The New River Visitor's Center can only give you a background on the river. To really experience it you should get down and into a boat -- white water rafting for instance. Or fishing from the banks of the river.
Since we didn't have time to fish, and it was too cold to get into a raft, we drove up to the Sandstone Falls Overlook. The falls are 25 foot high and are located 8 miles north of the town of Hinton on State Route 26. Parking, picnic tables, and portable toilets are available at the falls. You can walk the can walk the ¼ mile handicapped accessible boardwalk to view the falls and a one-mile loop trail around the island. You can access this spot by following the New River Auto Tour (URL below)
We didn't even do that. We just went to the Overlook on the winding Route 20. From high above the river, you have views of the falls which stretch across the river. In the winter is is more visible because of no leaves on the trees. It's hard to imagine how big the falls are though when you look at them from above.
There are picnic tables near the parking area. (photo 3) I walked a little way down the trail. While we were there a couple of bikers stopped by to use the portapots (photo 5).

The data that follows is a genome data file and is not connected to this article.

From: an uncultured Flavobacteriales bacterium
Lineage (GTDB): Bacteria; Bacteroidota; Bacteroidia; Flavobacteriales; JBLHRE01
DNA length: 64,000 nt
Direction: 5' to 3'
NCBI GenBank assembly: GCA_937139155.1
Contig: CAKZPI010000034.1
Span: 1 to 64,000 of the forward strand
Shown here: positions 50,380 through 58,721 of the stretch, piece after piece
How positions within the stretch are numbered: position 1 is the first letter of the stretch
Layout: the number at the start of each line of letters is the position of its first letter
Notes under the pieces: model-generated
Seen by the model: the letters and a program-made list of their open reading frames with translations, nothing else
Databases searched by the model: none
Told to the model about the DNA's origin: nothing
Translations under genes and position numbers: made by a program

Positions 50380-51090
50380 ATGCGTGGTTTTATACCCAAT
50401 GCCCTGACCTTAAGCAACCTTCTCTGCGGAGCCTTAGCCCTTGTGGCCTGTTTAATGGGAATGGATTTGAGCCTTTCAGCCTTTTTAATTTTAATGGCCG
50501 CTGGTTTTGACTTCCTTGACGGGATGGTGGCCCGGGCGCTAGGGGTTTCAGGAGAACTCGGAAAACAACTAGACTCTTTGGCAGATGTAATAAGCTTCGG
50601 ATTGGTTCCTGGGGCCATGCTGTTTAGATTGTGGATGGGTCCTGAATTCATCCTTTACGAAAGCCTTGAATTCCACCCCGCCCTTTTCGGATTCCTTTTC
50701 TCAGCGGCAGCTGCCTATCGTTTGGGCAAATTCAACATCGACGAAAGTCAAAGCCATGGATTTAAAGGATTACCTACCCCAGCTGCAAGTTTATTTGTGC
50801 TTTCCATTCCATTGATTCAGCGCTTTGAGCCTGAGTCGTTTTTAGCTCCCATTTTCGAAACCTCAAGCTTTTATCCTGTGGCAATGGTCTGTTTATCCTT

Like most National Park Visitor's Centers, there are appropriate information and park related materials for sale. If you miss the chance to buy when you are there, you can buy on the internet.
What to buy: Generally speaking the kinds of things are in six categories
Maps, Posters, and Prints
Games and Collectables
Pins and Patches,
Audio and Video, and
What to pay: Pictures and prints from $3 to $40.00
Games (Bioviva and Birdwatching) $33-35.00
New River Pin or Patch ($2.95), or Video ($9.95)
Books - $5 to $50.00
According to websites (because I have not kayaked) the Upper New River place for frst-timers to learn to kayak.
The Lower New River features bigger rapids, rocks and drops.
American Whitewater Affiliation Scale of River Difficulty:
Class I: Easy. Fast moving water with riffles and small waves. Few obstructions, all obvious and easily missed with little training. Risk to swimmers is slight; self-rescue is easy.
Class II: Novice. Straightforward rapids with wide, clear channels which are evident without scouting. Occasional maneuvering may be required, but rocks and medium sized waves are easily missed by trained paddlers. Swimmers are seldom injured and group assistance, while helpful, is seldom needed. Rapids that are at the upper end of this difficulty range are designated "Class II+".
Class III: Intermediate. Rapids with moderate, irregular waves which may be difficult to avoid and which can swamp an open canoe. Complex maneuvers in fast current and good boat control in tight passages or around ledges are often required; large waves or strainers may be present but are easily avoided. Strong eddies and powerful current effects can be found, particularly on large-volume rivers. Scouting is advisable for inexperienced parties. Injuries while swimming are rare; self-rescue is usually easy but group assistance may be required to avoid long swims. Rapids that are at the lower or upper end of this difficulty range are designated "Class III-" or "Class III+" respectively.